http://en.wikipedia.org/wiki/English_language_spelling_reform

          "In 1806, Noah Webster published his first dictionary, A Compendious Dictionary of the English Language. It included an essay on the oddities of modern orthography and his proposals for reform. Many of the spellings he used, such as color and center, would become hallmarks of American English. In 1807 Webster began compiling an expanded dictionary. It was published in 1828 as An American Dictionary of the English Language. Although it drew some protest, the reformed spellings were gradually adopted throughout the United States."

  10. Aaron
    April 28, 2012 at 2:51 am

    This article is ethnocentric because the words are spelled using the British spellings instead of the American ones (ex. Defence vs. defense). :)

  11. Nick
    April 27, 2012 at 8:23 pm

    Great article! This is something many of us probably aren't even aware of and is definitely worth some attention.

    I would point out that the "Entertainment Industry Ethnocentrism" you mentioned actually has a more practical basis than simply being arbitrary. Often it is because advertisements aren't available for a given country, which is important if that is a major source of revenue for the given product or service. Showing foreign ads in another country could actually prove to be a more dramatic example of ethnocentrism, and also wouldn't be any better than not showing adds at all.

    • epiquestions
      April 28, 2012 at 8:02 am

      I think it doesn't refer to the ads shown.I've been to tv network websites that don't show a preview vid or teaser vid of a series because I am from a region that they chose to exclude.

      I don't think showing foreign ads could be considered ethnocentrism. If the product is not available in my country I could have it shipped or have a relative buy it and send it to me...Anyway most ads that are shown today are region based depending on what country you are browsing from.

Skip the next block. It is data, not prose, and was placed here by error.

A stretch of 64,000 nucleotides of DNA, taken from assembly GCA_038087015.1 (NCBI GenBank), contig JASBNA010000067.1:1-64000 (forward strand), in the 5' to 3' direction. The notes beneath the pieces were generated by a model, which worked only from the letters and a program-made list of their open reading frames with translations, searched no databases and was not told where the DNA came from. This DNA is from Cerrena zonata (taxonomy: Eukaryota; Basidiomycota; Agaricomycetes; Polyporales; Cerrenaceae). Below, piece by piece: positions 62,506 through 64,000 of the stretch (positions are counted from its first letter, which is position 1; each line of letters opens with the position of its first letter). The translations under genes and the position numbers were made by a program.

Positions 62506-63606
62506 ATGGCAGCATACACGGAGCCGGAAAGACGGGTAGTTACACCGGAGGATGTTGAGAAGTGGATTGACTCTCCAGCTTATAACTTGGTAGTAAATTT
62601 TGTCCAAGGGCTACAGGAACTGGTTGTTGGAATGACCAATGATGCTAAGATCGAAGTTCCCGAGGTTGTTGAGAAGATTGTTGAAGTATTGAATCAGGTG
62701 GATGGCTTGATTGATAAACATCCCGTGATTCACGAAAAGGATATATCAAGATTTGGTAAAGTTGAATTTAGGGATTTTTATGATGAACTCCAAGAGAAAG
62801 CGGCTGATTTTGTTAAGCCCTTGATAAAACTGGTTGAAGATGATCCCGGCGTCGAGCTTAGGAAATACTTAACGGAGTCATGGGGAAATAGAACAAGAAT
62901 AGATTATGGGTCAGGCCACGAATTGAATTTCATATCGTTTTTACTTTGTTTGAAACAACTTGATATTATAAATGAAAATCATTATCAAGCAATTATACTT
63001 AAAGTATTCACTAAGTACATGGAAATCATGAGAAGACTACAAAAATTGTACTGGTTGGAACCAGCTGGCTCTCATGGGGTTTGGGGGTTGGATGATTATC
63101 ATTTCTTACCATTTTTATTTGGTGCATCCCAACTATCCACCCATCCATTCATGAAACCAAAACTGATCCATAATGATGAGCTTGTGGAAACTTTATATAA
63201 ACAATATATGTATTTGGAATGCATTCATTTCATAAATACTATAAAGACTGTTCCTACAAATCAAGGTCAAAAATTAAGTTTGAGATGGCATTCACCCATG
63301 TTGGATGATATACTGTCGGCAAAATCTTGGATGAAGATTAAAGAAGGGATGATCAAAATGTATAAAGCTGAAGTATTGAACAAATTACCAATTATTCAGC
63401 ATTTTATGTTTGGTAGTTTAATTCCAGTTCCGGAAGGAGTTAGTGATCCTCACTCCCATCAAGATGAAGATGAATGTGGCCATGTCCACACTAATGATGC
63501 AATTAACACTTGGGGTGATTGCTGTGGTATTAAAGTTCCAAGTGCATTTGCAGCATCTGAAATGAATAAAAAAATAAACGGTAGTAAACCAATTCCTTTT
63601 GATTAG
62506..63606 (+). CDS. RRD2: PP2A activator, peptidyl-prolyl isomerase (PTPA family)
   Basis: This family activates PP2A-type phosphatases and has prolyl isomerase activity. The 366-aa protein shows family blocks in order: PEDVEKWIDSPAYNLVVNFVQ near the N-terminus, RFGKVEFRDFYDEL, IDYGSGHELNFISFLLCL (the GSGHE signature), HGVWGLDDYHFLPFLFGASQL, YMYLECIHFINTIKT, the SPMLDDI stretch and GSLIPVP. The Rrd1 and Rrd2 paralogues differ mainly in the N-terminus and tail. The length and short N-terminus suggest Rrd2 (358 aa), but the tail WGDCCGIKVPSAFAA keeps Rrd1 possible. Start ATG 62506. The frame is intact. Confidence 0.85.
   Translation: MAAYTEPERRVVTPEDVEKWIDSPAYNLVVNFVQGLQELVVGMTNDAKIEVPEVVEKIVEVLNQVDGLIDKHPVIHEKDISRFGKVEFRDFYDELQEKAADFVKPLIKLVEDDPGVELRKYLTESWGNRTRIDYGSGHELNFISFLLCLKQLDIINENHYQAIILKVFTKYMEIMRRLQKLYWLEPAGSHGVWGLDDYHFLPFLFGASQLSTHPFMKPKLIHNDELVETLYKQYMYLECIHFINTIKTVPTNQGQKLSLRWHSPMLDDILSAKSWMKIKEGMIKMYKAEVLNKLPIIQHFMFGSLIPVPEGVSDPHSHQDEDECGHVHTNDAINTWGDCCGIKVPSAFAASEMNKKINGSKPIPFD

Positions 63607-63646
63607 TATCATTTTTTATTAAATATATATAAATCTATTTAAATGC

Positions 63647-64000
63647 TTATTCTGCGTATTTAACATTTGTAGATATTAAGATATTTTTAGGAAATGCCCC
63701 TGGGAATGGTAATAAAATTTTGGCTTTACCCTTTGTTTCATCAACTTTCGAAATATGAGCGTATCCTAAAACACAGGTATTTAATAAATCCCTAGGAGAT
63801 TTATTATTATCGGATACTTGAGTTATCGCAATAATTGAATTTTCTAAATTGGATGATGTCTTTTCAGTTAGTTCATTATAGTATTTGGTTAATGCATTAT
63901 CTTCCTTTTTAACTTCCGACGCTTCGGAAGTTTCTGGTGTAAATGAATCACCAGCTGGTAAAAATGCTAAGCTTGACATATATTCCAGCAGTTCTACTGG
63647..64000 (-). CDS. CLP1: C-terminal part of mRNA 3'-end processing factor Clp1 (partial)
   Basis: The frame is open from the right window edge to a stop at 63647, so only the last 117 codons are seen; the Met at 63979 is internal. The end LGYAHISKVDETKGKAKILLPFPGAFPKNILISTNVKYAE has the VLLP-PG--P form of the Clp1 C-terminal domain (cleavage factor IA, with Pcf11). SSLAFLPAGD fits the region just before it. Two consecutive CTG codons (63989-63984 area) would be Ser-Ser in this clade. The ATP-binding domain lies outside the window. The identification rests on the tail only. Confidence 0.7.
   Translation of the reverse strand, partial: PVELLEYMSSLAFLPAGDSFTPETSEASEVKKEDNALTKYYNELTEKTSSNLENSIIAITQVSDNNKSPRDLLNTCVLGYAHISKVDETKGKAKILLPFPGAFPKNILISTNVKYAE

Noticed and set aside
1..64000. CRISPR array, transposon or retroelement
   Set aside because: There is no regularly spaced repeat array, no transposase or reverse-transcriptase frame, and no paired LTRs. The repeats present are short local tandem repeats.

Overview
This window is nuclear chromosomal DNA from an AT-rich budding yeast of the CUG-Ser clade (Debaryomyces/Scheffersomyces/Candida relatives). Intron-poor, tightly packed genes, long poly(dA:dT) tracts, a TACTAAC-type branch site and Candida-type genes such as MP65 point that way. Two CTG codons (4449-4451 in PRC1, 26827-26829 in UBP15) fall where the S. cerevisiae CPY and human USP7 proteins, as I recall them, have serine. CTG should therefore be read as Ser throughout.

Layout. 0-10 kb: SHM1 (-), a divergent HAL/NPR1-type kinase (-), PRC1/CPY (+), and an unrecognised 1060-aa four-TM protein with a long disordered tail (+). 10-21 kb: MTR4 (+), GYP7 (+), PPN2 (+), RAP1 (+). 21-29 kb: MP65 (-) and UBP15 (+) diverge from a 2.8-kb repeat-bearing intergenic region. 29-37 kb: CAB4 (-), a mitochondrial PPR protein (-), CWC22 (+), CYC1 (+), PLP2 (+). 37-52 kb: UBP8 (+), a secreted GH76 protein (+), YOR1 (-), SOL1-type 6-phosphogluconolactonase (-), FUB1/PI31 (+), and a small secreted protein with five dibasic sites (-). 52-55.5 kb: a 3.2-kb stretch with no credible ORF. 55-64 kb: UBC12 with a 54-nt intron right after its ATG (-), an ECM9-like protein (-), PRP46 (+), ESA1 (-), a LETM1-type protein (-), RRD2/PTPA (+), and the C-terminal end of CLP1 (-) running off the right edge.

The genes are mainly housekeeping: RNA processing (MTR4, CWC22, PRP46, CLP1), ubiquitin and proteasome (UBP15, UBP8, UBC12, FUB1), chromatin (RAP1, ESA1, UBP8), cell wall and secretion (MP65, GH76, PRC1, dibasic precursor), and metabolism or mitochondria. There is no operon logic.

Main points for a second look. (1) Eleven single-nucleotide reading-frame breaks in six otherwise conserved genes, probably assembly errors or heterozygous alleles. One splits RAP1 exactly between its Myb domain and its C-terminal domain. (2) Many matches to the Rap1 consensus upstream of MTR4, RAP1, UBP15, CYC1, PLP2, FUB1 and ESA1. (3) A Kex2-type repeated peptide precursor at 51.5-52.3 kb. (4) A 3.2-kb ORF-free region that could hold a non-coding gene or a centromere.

• Angela Alcorn
        April 28, 2012 at 3:53 pm

        Yeah, and speaking as an English-speaking person in France I can honestly say that English adverts for things I can import are just as useful to me as French local ones.

    • Angela Alcorn
      April 28, 2012 at 3:51 pm

      It's true, there is a practical side to the "not available in your country" messages. But there are plenty of websites which will manage to show relevant adverts to people worldwide. And so many things worth advertising are international companies now. Maybe they should just get with the times!

    • Eva
      April 28, 2012 at 6:37 pm

      Oh, I've seen websites show me an ad in my language before the content I want to view, and then proceed to inform me that the content isn't available in my location. Yes, Daily Show, I'm looking at you. If they want to show you ads, they'll find a way to do it.

      • Angela Alcorn
        April 30, 2012 at 10:53 am

        I get that and similar stuff all the time. Once PayPal told me in English that help wasn't available in "My language" because I was in France. Go figure!